We recommend that the Director of HUD’s New Jersey Office of Community
           Planning and Development instruct the County to (1) reimburse to the CDBG
           program from nonfederal funds more than $1.2 million for ineligible and
           defaulted float loans; (2) provide supporting documentation for the two
           procurements totaling $517,125; (3) reimburse more than $2.6 million in excess
           checking account funds to the CDBG program if the County does not immediately
           disburse the funds; (4) remit $280,108 in bank interest; (5) reimburse to the
           CDBG program $179,091 for the unnecessary drawdowns of funds; and (6)
           establish procedures to ensure that CDBG funds will be disbursed in a timely
           manner and in accordance with program requirements.

           For each recommendation without a management decision, please respond and
           provide status reports in accordance with HUD Handbook 2000.06, REV-3.
           Please furnish us copies of any correspondence or directives issued because of the
           audit.

Auditee’s Response

           We provided a draft report to County officials on April 15, 2008 and requested
           their responses by May 6, 2008. We discussed the results of our review during
           the audit and at an exit conference on May 6, 2008. County officials provided
           their written comments on May 6, 2008. They generally concurred with the draft
           report findings. The complete text of the auditee’s response, along with our
           evaluation of that response, can be found in appendix B of this report.




                                             2
                            TABLE OF CONTENTS

Background and Objectives                                                      4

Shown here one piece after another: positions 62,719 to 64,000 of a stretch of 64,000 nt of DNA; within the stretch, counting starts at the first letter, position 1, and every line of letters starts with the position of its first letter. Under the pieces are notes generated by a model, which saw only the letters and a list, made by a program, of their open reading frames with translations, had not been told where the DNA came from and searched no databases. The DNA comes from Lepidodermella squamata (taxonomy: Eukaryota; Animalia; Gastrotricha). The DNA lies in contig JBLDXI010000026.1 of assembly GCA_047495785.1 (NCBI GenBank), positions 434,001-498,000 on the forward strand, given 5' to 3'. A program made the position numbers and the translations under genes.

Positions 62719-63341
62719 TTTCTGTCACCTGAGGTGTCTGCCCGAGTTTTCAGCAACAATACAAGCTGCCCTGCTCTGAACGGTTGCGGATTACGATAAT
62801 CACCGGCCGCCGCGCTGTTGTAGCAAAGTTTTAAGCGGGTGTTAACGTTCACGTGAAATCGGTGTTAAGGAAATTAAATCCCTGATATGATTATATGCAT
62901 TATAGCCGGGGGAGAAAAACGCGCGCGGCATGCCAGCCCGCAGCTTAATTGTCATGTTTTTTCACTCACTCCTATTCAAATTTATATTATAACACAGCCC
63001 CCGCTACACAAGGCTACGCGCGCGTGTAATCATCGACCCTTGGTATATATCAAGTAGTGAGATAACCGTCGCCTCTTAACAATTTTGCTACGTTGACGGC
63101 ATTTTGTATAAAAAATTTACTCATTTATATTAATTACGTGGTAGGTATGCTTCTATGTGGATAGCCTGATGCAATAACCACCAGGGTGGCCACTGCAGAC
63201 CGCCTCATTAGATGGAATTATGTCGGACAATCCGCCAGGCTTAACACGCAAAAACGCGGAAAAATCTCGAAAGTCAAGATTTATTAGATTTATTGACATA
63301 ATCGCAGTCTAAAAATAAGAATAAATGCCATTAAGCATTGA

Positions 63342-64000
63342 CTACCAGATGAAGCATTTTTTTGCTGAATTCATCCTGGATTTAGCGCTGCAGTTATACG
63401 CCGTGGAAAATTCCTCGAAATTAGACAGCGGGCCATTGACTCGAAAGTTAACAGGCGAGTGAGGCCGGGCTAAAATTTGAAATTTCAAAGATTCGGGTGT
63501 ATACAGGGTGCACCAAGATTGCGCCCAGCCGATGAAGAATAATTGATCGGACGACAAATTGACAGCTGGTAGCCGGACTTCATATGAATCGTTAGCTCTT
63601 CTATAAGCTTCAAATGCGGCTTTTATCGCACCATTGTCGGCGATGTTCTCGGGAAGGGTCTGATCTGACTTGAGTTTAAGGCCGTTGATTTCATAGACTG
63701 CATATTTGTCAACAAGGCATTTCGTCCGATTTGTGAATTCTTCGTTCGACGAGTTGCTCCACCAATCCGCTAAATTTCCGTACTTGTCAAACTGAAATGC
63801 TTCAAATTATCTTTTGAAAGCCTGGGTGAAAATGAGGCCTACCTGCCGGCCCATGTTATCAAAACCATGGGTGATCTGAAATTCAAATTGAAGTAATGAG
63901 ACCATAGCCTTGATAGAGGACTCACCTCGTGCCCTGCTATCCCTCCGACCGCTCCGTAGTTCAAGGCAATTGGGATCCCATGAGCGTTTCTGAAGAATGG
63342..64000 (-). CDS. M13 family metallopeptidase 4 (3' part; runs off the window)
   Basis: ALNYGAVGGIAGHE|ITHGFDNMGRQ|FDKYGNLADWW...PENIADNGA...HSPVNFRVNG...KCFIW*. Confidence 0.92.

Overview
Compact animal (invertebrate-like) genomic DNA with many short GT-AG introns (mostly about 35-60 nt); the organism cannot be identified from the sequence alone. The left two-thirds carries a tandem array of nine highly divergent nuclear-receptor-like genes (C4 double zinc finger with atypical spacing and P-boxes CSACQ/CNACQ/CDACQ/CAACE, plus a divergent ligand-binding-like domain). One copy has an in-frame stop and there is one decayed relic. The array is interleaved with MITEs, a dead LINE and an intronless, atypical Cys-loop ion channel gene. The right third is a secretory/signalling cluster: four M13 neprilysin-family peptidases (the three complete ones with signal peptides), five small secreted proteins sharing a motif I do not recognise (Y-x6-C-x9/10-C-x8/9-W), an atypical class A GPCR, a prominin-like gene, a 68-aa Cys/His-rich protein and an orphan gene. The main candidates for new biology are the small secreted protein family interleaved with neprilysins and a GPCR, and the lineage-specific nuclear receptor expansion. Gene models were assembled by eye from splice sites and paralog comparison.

Results of Audit
      Finding 1: The County Did Not Always Comply with HUD Regulations While   5
                 Disbursing CDBG Funds

      Finding 2: There Were Control Weaknesses in the County’s Financial       10
                 Management System


Scope and Methodology                                                          15

Internal Controls                                                              17

Appendixes
   A. Schedule of Questioned Costs and Funds to Be Put to Better Use           19
   B. Auditee Comments and OIG’s Evaluation                                    20




                                            3
                      BACKGROUND AND OBJECTIVES

The Community Development Block Grant (CDBG) program was established by Title I of the
Housing and Community Development Act of 1974 (Public Law 93-383). The program provides
grants to state and local governments to aid in the development of viable urban communities.
Governments are to use grant funds to provide decent housing and suitable living environments
and to expand economic opportunities, principally for persons of low and moderate income. To
be eligible for funding, every CDBG-funded activity must meet one of the program’s three
national objectives. Specifically, every activity, except for program administration and planning,
must